That it may not be thought fanciful to trace a connexion between the law of primogeniture and the Church Establishment, we may adduce the authority of one whose sagacity and sincerity will be disputed by no one. They have found an ardent admirer and a warm advocate in Dr. Chal. mers; and it is very remarkable that he rests their defence upon the very grounds of the objection which has so often been raised against them, and is pleased with an arrangement which others look upon with regret or disgust. “We rejoice to think,” he says, in his recent work on Political Economy, p. 376, “ that a church may be upheld, in all its endowments, without being, in any right sense of the word, an incubus upon the nation; while it seems to mitigate the hardship, which has been imputed to the law of primogeniture. We are aware that this is not the precise and proper argument for a religious establishment; yet convinced, upon other grounds, of the vast utility of such an institution, we cannot but regard it as one beneficial consequence of the law in question, that it enlists, on the side of a church, the warmest affections of nature, the sympathies and feelings of domestic tenderness. We are aware of the reckless and unprincipled patronage to which this has given rise; and that a provision for younger sons has been viewed as the great, if not the only, good of a church, by many who hold the dispensation of its offices. It is this which has alienated from the establishment so large a portion of the community; and, if the abuse of an institute were a suffi. cient argument for its destruction, perhaps the Church of England will be found to have sealed its own doom, and to have brought upon itself the sentence of its own overthrow," &c.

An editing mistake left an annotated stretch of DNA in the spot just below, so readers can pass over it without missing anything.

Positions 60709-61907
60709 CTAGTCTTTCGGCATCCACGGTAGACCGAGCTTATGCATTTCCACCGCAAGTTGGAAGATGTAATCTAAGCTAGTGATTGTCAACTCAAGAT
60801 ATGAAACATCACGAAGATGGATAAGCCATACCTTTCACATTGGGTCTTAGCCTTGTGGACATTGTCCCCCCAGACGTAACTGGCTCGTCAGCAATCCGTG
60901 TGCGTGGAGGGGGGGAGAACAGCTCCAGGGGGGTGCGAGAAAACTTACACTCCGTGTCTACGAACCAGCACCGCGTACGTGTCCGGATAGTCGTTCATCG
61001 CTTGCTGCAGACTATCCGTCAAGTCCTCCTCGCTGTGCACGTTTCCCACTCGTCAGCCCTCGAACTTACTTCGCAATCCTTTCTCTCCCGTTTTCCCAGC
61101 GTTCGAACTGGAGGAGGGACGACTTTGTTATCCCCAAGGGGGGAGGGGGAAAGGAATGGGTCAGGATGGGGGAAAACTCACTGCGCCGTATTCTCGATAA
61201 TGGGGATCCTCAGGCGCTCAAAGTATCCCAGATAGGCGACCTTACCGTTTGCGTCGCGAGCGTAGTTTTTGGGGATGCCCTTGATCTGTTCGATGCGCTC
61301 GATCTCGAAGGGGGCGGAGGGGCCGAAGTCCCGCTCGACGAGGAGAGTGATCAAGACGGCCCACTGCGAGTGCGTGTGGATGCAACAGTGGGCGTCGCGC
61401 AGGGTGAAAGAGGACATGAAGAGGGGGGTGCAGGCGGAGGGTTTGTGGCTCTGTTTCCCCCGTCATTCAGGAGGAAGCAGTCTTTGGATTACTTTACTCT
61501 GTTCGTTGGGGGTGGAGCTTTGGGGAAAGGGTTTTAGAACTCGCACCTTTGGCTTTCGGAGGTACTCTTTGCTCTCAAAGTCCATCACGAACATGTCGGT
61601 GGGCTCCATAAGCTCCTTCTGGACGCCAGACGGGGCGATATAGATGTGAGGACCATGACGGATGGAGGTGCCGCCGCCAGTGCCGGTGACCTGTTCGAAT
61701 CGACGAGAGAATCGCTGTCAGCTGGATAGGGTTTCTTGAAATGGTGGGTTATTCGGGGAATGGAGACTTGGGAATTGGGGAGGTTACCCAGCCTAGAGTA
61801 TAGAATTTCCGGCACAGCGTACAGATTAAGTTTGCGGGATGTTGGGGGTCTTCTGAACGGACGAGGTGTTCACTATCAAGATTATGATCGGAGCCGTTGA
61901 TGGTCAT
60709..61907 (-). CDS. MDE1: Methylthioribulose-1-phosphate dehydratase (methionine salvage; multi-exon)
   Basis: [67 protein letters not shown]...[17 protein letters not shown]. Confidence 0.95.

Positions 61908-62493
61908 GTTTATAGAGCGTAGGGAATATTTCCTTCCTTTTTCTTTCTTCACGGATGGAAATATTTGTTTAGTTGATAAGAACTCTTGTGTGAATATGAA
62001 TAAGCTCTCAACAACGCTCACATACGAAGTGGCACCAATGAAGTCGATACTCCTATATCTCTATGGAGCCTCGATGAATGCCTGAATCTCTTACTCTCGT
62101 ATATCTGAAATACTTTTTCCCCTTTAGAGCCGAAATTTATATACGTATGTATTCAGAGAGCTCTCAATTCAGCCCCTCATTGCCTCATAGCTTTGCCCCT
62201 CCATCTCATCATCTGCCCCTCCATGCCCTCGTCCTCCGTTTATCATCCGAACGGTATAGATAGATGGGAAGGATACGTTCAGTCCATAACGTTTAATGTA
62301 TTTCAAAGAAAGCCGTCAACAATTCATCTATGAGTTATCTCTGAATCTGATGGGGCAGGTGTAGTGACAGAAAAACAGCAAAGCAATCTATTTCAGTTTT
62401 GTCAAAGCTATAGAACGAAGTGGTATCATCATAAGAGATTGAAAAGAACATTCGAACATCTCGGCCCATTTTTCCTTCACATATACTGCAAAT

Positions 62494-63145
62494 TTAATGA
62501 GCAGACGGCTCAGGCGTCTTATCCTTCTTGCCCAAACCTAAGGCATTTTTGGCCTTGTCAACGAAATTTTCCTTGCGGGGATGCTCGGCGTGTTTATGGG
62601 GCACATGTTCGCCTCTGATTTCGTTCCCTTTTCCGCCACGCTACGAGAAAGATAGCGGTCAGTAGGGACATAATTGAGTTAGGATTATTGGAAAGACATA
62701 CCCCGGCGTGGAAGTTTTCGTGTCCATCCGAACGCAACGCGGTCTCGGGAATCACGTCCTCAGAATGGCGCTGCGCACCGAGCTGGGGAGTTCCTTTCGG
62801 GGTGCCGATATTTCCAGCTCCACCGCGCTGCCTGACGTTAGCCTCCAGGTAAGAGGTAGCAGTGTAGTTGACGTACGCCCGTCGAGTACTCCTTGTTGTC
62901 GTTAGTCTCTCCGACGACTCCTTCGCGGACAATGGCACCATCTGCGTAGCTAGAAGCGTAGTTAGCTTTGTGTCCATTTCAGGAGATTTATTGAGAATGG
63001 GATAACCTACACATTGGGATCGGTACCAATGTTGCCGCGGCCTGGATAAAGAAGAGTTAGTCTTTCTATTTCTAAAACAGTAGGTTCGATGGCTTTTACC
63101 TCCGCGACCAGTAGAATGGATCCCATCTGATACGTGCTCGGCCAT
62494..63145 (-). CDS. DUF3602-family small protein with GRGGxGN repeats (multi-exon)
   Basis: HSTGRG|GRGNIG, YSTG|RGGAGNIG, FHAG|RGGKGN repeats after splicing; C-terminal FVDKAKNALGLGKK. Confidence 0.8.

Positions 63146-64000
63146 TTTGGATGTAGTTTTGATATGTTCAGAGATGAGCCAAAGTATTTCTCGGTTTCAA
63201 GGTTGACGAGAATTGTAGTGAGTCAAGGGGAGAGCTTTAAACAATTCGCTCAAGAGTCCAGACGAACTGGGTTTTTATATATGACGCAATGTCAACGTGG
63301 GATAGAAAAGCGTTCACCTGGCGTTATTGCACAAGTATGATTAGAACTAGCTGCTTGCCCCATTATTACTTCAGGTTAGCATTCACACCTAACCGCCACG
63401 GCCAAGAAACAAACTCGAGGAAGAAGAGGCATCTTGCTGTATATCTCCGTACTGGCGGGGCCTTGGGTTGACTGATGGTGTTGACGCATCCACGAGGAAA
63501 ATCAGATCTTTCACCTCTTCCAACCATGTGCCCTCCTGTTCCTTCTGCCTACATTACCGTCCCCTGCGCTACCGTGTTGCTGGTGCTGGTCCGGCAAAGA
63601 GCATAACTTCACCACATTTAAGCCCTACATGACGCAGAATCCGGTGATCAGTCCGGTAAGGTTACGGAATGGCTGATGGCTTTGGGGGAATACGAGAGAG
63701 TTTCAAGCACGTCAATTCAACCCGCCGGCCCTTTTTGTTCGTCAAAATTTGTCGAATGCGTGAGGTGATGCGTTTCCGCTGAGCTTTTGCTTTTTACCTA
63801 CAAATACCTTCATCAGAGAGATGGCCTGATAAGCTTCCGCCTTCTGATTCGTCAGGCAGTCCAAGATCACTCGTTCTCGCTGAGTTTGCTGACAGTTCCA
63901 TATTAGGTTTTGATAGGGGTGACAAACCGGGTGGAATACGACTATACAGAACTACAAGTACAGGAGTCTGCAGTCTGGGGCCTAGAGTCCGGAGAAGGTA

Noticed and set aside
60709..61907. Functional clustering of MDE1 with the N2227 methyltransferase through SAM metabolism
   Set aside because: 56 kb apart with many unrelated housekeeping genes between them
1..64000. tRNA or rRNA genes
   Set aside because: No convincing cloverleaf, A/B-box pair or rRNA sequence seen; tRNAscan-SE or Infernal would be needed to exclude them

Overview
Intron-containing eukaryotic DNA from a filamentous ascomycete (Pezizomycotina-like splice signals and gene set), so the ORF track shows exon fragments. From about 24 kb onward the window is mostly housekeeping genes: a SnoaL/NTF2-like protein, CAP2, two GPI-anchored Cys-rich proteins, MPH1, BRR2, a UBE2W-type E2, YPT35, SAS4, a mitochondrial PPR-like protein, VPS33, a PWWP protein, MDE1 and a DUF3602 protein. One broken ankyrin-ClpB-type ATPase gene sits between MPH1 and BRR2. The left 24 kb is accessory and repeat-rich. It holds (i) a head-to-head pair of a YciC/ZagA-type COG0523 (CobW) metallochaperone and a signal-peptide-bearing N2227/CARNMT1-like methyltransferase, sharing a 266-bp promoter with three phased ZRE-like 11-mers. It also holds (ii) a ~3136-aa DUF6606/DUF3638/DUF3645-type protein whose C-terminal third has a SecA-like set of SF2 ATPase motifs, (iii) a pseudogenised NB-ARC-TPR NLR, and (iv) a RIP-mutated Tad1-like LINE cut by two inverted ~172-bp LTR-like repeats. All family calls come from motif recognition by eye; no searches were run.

Dr. Lushington, when cross-examined upon this subject, by the electors of the Tower Hamlets, declared, that he had paid but little atten. tion to the question, and was not aware that it had excited any interest in the public mind. Perhaps, as the law exists, he may defend it, as he not long ago defended the practice of suttees, or, at least, condescended to be counsel for those who are endeavouring to prevent their abolition. The sacrifice of younger children, and the burning of widows, are, doubtless, equally matters of indifference to the lawyer, till the retaining fee find its way from the palm to the sensorium, and the electric fuid conveys the shock from the venal tongue of the advocate to the astonished ears of his former admirers. The annals of the court, in which he has pleaded so long and so ably, might have supplied the learned civilian with a pretty long commentary on this trifling text. He might have seen the operation of this law, and found, perhaps, a reason for its continuance, in the long lucrative lists of actions for crim. con., and in the profitable suits for alimony, separation, and divorce. The learned and
accomplished civilian has often, in his place in Parliament, professed attachment to our “ happy establishment” of Church and State. He probably sees nothing objectionable in the law of descent: affection for the one almost implies predilection for the other. Qui Bavium non adit, amet tua carmina, Mevi.* That the agitation of this question was not received with such indifference here, at the end of the last century, is matter of history. In Gregory's Essays, the second edition of which was published in 1788, is the following passage : “ The injus. tice and folly of primogeniture, affecting the inheritance in civilized states, is evident, from the common practice of evading the custom, by permitting the absolute disposal of our possessions by testament, even where the legislature has not courage to contend with an old, though ridiculous prejudice. There are, indeed, reasons why the eldest son should possess the least, instead of the greatest, part. He proves generally more expensive to his parents, during their lifetime, than the rest of the children; he is also the first provided for: I mean, by being intro. duced into a profession; and, on the whole, it is assigning to chance, and not to reason, the distribution of effects. The expectation of superior fortune often serves only to nurture the first-born in pride, insolence, vanity, and ignorance; who, therefore, proves frequently a very unworthy person; while the rest, and probably the most deserving part of the family, are legally consigned to want and misery, vice, and prostitution.”